Sunday, February 17, 2013

Who Let the Dogs Out?




 

o·cel·lus

[oh-sel-uhs]   

noun, plural o·cel·li [oh-sel-ahy]  .
1.
a type of simple eye common to invertebrates, consisting of retinal cells, pigments, and nerve fibers.
2.
an eyelike spot, as on a peacock feather.
 
"Ocelli" is a word you will need to know in order for one of today's theme answers to make any sense whatsoever, and since I had to google the word to see what it means I thought I'd save you the trouble of having to do the same - or maybe I'm the only one who didn't know it, in which case I apologize for wasting your time.  But I bet you never realized that it's an anagram of "Collie", and that's why Frank Longo used the word in today's puzzle which is titled "Mixed Breeds".
 
In addition to the Collie Frank discovered seven other dog breeds that can be anagrammed into other words, then he combined the dogs with the new words and put them in the grid, all clued with a ? of course to alert us to the wacky results.  Some of the combinations work better than others but all in all I think the results are pretty entertaining (and educational, since I learned a new word in the process of solving the puzzle). The canines in the pack are these:
 
23a - POINTERPROTEIN (Essential part of a dog's diet?) I'm glad he started with an easy one.
34a - COLLIEOCELLI (Eyelike spot's on a dog's coat?) Collies have spots - who knew? Maybe there's a little known variant called a Peacock Collie - now that would be cool!
50a - SAMOYEDSOMEDAY (Dog eventually?) Just because you can rearrange the letters to make a new word doesn't mean you should; I think the cluing on this is a little off, too but I certainly can't do any better so let's just move on.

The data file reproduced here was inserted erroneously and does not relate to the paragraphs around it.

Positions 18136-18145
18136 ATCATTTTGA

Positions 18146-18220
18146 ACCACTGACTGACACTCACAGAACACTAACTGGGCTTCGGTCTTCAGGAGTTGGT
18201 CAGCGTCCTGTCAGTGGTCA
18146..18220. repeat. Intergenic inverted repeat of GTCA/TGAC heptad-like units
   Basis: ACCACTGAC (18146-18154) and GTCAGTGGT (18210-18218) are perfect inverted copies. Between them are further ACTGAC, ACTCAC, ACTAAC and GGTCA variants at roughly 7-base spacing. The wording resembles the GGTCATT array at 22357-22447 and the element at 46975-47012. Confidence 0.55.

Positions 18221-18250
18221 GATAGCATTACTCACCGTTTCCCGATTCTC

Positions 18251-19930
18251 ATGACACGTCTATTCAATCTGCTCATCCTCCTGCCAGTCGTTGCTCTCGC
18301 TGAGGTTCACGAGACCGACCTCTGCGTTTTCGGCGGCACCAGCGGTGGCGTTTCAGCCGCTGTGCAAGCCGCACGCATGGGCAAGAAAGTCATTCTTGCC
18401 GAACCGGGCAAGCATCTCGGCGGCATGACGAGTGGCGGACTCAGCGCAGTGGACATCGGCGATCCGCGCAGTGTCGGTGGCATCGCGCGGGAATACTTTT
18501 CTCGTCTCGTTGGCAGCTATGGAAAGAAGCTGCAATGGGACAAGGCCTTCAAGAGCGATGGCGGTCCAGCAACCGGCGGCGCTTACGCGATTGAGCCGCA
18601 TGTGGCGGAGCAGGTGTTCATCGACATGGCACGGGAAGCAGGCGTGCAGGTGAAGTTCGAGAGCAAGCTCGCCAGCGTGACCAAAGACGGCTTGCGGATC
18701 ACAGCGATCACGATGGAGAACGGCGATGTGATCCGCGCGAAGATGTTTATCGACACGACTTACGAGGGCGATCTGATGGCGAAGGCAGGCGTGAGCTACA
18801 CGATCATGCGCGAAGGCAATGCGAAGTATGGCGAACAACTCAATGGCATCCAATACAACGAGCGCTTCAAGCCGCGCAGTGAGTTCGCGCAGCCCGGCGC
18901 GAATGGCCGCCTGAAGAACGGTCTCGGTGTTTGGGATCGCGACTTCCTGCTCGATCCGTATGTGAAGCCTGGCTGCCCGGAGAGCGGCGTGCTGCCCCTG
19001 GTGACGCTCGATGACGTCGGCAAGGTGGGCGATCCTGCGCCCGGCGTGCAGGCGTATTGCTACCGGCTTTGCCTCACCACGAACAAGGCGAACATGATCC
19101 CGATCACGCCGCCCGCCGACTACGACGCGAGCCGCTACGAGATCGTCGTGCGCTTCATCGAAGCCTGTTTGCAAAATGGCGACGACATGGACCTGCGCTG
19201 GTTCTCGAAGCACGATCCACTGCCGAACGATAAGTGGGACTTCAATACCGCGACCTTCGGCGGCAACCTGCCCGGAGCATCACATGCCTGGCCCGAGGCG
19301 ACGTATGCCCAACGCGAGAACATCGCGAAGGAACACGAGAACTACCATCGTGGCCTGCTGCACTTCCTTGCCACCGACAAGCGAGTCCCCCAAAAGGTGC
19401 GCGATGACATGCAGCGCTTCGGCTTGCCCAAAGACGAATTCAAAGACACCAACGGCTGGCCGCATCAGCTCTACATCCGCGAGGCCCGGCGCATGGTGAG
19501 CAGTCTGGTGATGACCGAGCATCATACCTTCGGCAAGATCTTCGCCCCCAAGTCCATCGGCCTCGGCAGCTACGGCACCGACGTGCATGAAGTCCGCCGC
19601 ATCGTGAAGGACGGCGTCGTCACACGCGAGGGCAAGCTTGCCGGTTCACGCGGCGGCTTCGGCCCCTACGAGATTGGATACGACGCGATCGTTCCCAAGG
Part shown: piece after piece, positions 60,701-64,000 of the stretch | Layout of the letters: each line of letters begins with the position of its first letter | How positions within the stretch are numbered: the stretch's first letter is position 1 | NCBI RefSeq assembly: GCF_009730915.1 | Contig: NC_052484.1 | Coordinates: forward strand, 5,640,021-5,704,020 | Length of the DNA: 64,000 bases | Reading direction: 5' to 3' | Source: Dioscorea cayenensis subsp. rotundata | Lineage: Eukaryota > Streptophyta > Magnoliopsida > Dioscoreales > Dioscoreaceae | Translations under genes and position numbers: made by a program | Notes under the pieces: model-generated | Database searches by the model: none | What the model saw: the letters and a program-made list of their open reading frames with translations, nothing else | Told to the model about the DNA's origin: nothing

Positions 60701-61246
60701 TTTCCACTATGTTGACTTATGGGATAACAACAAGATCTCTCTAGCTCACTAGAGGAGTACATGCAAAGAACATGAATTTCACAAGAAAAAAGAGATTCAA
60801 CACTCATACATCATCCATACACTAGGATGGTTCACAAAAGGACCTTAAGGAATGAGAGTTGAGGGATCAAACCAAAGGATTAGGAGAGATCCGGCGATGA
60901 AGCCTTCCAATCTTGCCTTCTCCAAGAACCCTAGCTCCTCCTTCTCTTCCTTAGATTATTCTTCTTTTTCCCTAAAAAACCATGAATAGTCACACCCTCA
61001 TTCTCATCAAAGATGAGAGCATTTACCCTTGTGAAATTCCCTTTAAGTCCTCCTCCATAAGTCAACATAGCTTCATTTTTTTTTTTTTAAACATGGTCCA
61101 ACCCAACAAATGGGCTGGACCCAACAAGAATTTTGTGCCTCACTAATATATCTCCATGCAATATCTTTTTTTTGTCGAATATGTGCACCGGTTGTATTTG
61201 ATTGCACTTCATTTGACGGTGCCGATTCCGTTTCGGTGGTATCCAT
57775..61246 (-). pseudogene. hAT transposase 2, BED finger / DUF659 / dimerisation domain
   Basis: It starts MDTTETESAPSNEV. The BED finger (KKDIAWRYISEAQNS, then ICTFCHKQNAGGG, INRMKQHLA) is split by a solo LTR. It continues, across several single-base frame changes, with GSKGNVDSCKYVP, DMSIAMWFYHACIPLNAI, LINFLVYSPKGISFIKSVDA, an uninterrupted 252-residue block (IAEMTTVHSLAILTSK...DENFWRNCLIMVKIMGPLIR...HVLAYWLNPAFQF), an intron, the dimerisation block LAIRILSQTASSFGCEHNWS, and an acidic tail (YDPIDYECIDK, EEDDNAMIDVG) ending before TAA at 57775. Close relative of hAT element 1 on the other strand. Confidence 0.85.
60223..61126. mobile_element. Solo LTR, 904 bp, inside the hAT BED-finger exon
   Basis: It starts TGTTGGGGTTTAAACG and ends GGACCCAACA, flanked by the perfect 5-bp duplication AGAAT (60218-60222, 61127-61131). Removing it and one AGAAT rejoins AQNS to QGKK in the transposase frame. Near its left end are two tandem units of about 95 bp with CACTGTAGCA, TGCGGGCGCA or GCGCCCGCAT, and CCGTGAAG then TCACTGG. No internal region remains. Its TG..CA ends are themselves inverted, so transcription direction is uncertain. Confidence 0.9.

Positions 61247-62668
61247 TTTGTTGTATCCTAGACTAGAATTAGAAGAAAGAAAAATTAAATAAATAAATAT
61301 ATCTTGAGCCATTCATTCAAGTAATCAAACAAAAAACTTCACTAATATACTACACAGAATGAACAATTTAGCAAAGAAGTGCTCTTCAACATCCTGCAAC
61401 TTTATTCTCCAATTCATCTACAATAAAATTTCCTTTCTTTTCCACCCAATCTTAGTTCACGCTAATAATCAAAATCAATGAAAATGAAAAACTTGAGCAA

65a - LOOPEDPOODLE (Dog curled up in the shape of a circle?) Ditto.
73a - RETESTSETTER (Have new lab work done on a dog?) This one works fine for me, but my Labrador Retrievers object to having "lab" in the puzzle and not have it refer to them - I think they're just miffed at not having a theme answer of their own, especially in light of the next one:
87a - SPANIELNEPALIS (Dogs living in Katmandu?) I don't know if a dog living in Katmandu would necessarily be a Nepali, but my Cocker Spaniel Buddy is rubbing this one in the Labs' face because he made the puzzle and they didn't.
104a- BASESTBASSET (Most sordid dog?) I bet Buddy can be more base than any Basset Hound - you should see what he does to the cat sometime, now that's sordid!
119a- TERRIERRETIRER (One taking a dog out of service?) Speaking of service dogs, if you are looking for one Labs are really good because they're so laid back and loving. Mine may be available if they don't stop getting into the trash and spreading it all over the house.
 
To find eight dog breeds that can be anagrammed into another word and then cluing the combinations in a way that makes sense is a pretty awesome accomplishment, but to then work them into a 21 x 21 crossword puzzle grid and be able to populate the rest of the grid with with interesting, unforced fill is pure genius, and Frank pulled it off!  OK, ETOILE (102d, Star ballerina) is a word I don't use every day, and I still don't know what Epsom and EWELL, England (18d) refers to, but it was obtainable from the crosses and it is a crossword puzzle after all. (Now I know, courtesy of Wikipedia:
"Epsom and Ewell is a local government district with borough status in Surrey, England, covering the towns of Epsom and Ewell." OK, then.) And I learned that OHENRY (that's O. Henry the writer, not Oh! Henry the candy bar) is known for irony (60d), and another word for "Slander" (128a) is ASPERSE.  When all is said and done I liked the puzzle a lot and found very little to GROAN (Mournful cry, 37a) about - except the dog puns, of course.
 
And now I have to go and, you know, let the dogs out.  See you next week!
 
 
 
 
 
 
 


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